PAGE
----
“Privacy is up for grabs these days from every direction,” Florida State Representative Denise Grimsley (R-Sebring), Chairman of the House Appropriations Committee, told KSL. “Frauds are bilking citizens and the system of millions because so much of our personal information is exposed.”

Tax return identity theft has reached such epidemic proportions that it tops the list of the IRS’s Dirty Dozen Tax Scams for 2012.

The IRS acknowledged that it does not routinely match taxpayer names with Social Security numbers: "It all starts with a Social Security number," Dobinski stated.

Victims of tax return identity theft or taxpayers who believe they are at risk as a result of lost or stolen personal information should contact the IRS Identity Protection Specialized Unit at 800-908-4490.

Taxpayers will be required to complete an IRS Identity Theft Affidavit - Form 14039 - to initiate the investigation process.

Victimized consumers should also consult the Taxpayer Guide to Identity Theft or the IRS Identity Theft Protection page to learn more about tax return identity theft.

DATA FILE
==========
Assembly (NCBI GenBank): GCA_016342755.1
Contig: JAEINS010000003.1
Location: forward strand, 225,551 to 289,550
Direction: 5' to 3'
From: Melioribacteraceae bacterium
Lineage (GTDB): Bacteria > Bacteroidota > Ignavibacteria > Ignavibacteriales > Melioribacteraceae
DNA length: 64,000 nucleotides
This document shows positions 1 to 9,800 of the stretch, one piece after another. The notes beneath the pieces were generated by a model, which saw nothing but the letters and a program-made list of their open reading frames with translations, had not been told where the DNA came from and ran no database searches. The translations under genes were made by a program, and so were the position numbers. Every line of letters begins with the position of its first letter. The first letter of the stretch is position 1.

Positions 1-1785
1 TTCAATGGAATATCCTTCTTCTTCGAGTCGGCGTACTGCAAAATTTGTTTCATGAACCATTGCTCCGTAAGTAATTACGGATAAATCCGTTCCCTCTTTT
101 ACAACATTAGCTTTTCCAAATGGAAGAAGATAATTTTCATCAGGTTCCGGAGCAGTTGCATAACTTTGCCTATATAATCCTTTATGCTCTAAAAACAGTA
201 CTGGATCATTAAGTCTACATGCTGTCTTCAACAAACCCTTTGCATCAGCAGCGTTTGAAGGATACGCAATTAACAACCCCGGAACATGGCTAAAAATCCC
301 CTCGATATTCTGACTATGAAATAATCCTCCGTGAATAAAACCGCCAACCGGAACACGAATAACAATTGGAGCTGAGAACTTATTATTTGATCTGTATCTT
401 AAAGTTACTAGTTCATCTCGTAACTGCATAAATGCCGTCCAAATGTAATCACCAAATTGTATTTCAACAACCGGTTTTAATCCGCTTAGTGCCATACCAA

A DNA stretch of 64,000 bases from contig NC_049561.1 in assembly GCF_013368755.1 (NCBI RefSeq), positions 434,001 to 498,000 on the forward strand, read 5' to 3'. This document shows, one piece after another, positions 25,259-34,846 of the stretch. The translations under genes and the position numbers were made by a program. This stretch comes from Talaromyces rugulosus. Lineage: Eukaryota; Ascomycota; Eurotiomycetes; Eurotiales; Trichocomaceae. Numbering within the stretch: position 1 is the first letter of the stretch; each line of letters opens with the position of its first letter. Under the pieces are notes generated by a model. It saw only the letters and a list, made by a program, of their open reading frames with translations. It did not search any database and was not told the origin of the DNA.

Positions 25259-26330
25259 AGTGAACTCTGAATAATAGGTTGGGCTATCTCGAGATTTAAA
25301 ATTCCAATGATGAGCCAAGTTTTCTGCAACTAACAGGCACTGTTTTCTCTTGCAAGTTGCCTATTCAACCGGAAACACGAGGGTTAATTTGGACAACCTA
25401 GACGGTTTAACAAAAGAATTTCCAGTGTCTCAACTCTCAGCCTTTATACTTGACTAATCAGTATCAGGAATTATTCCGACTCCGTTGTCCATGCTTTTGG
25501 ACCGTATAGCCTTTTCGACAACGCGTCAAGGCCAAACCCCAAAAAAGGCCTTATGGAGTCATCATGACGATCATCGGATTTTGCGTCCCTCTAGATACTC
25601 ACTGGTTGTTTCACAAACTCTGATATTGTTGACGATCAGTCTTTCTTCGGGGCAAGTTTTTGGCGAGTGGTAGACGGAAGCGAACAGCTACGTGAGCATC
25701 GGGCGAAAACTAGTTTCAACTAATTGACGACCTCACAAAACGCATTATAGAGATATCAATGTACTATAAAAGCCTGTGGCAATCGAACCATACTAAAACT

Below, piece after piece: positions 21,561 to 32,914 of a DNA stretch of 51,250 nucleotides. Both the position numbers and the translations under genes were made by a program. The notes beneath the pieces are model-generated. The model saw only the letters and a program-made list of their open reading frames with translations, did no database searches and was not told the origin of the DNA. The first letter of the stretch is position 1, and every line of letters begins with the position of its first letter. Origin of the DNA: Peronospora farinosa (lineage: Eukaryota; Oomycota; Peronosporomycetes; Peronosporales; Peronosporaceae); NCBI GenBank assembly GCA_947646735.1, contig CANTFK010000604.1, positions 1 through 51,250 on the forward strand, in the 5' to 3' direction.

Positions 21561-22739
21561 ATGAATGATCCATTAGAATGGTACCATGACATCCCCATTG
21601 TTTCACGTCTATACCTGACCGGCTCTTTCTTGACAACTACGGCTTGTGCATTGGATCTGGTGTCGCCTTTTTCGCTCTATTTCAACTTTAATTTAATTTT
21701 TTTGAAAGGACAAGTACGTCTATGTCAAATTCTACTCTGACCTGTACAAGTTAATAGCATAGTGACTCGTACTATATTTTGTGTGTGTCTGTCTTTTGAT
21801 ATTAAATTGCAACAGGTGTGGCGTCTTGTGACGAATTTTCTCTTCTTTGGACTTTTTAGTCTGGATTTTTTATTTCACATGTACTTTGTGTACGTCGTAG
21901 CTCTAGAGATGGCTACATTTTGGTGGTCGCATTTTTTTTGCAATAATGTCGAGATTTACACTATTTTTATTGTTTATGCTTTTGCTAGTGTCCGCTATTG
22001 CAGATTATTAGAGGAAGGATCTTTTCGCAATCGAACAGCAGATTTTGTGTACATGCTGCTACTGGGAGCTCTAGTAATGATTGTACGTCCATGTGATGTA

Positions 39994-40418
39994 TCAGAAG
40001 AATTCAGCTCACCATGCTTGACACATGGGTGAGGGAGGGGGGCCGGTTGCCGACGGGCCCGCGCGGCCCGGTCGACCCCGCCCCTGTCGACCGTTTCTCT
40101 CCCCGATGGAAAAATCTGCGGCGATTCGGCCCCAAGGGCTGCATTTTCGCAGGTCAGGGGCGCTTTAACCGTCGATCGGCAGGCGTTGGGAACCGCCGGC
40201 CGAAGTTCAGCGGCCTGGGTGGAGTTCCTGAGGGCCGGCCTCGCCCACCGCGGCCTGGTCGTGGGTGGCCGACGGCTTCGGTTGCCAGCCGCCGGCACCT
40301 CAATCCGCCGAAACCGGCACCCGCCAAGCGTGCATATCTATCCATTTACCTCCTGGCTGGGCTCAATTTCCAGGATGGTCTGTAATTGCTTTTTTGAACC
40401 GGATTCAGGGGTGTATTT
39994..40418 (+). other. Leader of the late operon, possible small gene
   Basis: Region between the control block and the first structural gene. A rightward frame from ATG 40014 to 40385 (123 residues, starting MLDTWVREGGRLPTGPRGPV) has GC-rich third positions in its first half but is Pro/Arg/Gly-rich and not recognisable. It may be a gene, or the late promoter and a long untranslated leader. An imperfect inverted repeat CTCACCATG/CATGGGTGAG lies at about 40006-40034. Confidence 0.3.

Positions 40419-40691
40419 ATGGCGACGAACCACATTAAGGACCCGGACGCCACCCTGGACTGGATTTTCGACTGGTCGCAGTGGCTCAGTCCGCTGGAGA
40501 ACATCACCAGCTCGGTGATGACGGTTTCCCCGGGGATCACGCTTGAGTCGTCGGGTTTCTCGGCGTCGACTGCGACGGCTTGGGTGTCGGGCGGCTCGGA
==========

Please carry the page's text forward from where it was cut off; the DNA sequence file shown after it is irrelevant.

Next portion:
Although not directly relevant to tax return identity theft – as most scammers are only applying for a tax refund – victims should also contact the credit reporting agencies and request a 90-day initial fraud alert on their credit report. Not only will this trigger a free credit report but will advise potential creditors to investigate any application prior to issuing credit, goods, benefits, services, and/or employment.

Contact Equifax at (800) 525-6285, Experian at (888) 397-3742 and TransUnion at (800) 916-8800.

"Identity theft can be frustrating for victims,” Dobinski concluded. "There are a number of things the IRS is doing to detect and deter fraud. We've increased the use of screening and filtering."

Bill Lewis is the principal of William E. Lewis Jr. & Associates and host of the Credit Report with Bill Lewis — a daily forum for business and financial news, politics, economic trends and issues on AM 740 WSBR in south Florida.